After documenting for the first time in a 2009 study that online social networking sites leak personally identifiable information to third-party advertising tracking companies (making it possible to connect a user's previously anonymous browsing profile to his or her identity), a new study co-authored by a researcher at Worcester Polytechnic Institute (WPI) shows that mobile online social networks add a new dimension to online privacy leakage by providing tracking sites and other social networking services with users' physical locations or the unique identifiers for their mobile devices, among other types of personal information.
Craig Wills, professor of computer science at WPI, co-authored the study, "Privacy Leakage in Mobile Online Social Networks," which was presented at the 3rd Workshop on Online Social Networks on June 22, 2010 in Boston.
- Read the full paper here.
- Read coverage of this groundbreaking paper in CIO magazine, the San Francisco Chronicle, and Computerworld.
In the study, the researchers examined 13 mobile online social networks, including popular services like Brightkite, Flickr, Foursquare, Gowalla, Loopt, Radar, and Urbanspoon, and seven traditional online social networks that allow users to access them with mobile devices; these included Facebook, Linkedin, MySpace, and Twitter. They looked at the kinds of personal information users can—or in some cases, must—post on these sites and at the sites' privacy policies. They also monitored what the sites transmit to third-party tracking sites.
The researchers found that all 20 sites leaked some kind of private information to third-party tracking sites. In many cases, the leakage consisted of a user's unique social networking identifier, which could allow the third-party sites to connect the records they keeps of web users' browsing behavior with the their profiles on the social networking sites. Since mobile online social networks offer services and applications that capitalize on the ability of smart phones and other mobile devices to pinpoint their exact geographic location, the researchers looked to see if the sites passed this location information to the third-party tracking sites, but found that only two do so directly, though several use a third-party map service to show the location on a map. However, they discovered that six sites transmit a unique identifier for the user's phone, potentially making it possible for third-party sites to continue to track a user's actions as he or she uses the phone for other applications.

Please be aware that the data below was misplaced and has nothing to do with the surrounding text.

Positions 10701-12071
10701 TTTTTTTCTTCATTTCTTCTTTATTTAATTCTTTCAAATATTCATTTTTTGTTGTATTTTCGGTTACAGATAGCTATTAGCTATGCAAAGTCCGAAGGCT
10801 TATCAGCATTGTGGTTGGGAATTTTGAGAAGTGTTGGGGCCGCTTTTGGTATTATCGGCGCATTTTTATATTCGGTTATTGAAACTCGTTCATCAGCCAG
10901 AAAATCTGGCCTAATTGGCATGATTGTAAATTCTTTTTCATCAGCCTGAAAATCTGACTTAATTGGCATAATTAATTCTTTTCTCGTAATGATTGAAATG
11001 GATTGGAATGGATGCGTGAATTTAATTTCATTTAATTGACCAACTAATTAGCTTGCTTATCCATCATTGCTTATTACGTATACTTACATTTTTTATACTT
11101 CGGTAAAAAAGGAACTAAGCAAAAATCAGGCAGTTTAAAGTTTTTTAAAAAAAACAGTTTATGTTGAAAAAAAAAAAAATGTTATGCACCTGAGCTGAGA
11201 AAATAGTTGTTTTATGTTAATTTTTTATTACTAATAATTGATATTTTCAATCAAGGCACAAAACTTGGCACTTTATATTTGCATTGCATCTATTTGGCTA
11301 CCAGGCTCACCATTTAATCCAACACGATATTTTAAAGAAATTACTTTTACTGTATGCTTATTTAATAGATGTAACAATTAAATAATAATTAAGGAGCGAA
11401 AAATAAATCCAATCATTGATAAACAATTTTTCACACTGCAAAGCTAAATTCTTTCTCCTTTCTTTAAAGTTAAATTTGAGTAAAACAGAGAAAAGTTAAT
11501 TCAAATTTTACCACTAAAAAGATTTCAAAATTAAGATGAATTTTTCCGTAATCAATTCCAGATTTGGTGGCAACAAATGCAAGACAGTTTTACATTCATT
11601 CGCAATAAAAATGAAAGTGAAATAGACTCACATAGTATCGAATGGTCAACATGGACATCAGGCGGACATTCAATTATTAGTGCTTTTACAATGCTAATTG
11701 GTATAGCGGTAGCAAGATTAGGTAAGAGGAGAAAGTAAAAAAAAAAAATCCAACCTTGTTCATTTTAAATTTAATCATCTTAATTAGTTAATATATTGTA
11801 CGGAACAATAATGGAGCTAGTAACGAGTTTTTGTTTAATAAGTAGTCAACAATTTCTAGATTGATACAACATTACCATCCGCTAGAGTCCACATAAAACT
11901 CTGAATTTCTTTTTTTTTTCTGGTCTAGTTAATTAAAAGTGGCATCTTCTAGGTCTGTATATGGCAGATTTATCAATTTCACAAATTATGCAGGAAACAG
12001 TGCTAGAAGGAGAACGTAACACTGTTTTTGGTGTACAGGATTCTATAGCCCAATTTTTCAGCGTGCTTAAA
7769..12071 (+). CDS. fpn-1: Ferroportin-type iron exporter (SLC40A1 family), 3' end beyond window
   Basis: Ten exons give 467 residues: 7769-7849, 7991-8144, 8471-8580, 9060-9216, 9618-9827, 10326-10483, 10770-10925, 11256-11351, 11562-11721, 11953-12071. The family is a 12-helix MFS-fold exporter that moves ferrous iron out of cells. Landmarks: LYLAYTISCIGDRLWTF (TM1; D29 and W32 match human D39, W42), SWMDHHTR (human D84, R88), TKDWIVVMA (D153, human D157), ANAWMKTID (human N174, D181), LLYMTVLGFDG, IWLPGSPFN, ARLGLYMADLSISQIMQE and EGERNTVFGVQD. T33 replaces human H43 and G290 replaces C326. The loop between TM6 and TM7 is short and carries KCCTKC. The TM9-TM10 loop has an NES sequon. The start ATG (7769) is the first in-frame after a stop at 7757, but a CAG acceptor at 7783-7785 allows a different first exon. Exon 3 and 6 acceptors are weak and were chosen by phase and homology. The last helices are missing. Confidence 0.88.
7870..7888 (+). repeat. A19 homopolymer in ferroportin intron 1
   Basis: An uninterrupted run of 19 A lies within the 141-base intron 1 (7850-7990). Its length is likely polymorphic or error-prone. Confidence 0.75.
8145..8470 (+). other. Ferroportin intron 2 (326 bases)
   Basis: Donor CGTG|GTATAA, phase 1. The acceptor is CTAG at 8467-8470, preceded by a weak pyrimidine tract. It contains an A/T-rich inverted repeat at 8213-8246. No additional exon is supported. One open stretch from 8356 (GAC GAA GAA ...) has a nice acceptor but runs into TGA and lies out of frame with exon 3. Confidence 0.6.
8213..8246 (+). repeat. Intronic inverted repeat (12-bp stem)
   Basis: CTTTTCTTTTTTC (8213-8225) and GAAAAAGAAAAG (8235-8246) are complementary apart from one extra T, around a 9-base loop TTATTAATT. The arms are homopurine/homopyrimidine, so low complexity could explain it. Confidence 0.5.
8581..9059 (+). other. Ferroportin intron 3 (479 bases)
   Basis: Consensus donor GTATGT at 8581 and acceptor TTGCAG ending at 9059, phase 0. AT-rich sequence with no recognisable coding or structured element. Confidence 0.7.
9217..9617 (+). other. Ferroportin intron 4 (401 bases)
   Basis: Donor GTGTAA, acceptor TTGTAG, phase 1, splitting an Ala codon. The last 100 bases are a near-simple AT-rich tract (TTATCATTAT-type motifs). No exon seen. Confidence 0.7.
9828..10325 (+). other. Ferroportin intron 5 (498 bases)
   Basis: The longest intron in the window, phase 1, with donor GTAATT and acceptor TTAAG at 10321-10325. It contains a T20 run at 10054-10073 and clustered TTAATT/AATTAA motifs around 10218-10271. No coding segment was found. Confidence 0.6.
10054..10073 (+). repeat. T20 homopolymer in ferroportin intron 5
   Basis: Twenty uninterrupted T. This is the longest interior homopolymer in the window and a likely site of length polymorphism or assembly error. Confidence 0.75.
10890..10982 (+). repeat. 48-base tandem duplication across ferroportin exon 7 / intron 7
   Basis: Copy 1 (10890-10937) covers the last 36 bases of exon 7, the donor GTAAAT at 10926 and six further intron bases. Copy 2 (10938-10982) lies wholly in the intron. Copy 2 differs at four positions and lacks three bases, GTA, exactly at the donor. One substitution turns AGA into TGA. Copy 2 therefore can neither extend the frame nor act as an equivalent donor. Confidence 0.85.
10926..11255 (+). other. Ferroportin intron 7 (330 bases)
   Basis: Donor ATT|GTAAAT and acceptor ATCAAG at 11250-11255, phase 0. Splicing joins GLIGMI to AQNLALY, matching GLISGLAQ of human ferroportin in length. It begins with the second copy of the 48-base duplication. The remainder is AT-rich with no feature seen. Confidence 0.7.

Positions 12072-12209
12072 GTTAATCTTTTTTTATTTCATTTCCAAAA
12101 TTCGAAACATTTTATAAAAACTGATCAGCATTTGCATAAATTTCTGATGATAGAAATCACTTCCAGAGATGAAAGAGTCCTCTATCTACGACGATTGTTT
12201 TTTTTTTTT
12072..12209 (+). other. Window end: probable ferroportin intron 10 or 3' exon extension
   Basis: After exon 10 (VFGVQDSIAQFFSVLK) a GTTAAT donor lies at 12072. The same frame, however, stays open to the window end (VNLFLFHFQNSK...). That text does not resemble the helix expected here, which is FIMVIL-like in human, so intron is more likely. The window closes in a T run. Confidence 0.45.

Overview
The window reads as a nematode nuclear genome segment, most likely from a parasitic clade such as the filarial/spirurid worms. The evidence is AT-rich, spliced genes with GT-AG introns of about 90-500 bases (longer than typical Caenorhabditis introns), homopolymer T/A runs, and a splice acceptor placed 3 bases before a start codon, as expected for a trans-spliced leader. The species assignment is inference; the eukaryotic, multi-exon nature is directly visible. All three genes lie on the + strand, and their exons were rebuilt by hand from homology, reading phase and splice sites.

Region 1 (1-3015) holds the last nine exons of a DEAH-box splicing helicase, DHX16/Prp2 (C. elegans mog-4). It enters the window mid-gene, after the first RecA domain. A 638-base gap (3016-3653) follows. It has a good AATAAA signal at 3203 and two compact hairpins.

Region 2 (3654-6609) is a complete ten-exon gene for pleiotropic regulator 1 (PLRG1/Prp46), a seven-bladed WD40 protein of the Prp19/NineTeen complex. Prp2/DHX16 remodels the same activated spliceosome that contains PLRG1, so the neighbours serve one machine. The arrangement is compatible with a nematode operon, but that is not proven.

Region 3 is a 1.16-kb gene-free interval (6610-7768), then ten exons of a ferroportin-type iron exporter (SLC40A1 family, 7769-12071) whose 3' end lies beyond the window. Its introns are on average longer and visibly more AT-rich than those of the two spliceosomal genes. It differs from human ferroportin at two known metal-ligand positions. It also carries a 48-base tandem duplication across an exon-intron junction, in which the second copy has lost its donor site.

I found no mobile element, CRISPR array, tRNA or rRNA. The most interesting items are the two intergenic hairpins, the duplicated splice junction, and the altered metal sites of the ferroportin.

Beyond the leakage from individual mobile online social networking sites, the researchers found that the connections that are increasingly being forged between these sites and traditional social networking services are creating new and troubling channels for privacy leakage. For example, many mobile sites encourage users to "check in," or register their location, as they go through their day. Typically, those check-ins are shared with all users of the mobile networking site, though some sites allow users to share their location information only with their friends. A number of traditional social networking sites allow users to automatically post their check-ins on those sites, as well. The researchers found that even when mobile online network users choose to share their check-ins only with their friends, when that information is reposted on sites like Facebook, it becomes available by default to all users of that site.
The researchers also discovered that as information is shared among social networking sites, it can find its way to additional third-party tracking sites, greatly increasing the potential that these sites may accumulate multiple types of personally identifiable information about individuals and gain the ability to connect users with their personal information not only to their web browsing behavior, but to the physical places they go and the activities they engage in with their phones and other mobile devices. "The combination of location information, unique identifiers of devices, and traditional leakage of other personally identifiable information all conspire against protection of users' privacy," the researchers note in the paper.
"This initial look at mobile online social networks raises some serious concerns, but there is more work to be done," Wills said. "The fact that third-party sites now seem to have the capacity to build a comprehensive and dynamic portrait of mobile online social network users argues for a comprehensive way to capture the entire gamut of privacy controls into a single, unified, simple, easy-to-understand framework, so that users can make informed choices about their online privacy and feel confident that they are sharing their personal, private information only with those they choose to share it with."
Read more about Professor Wills’ research here.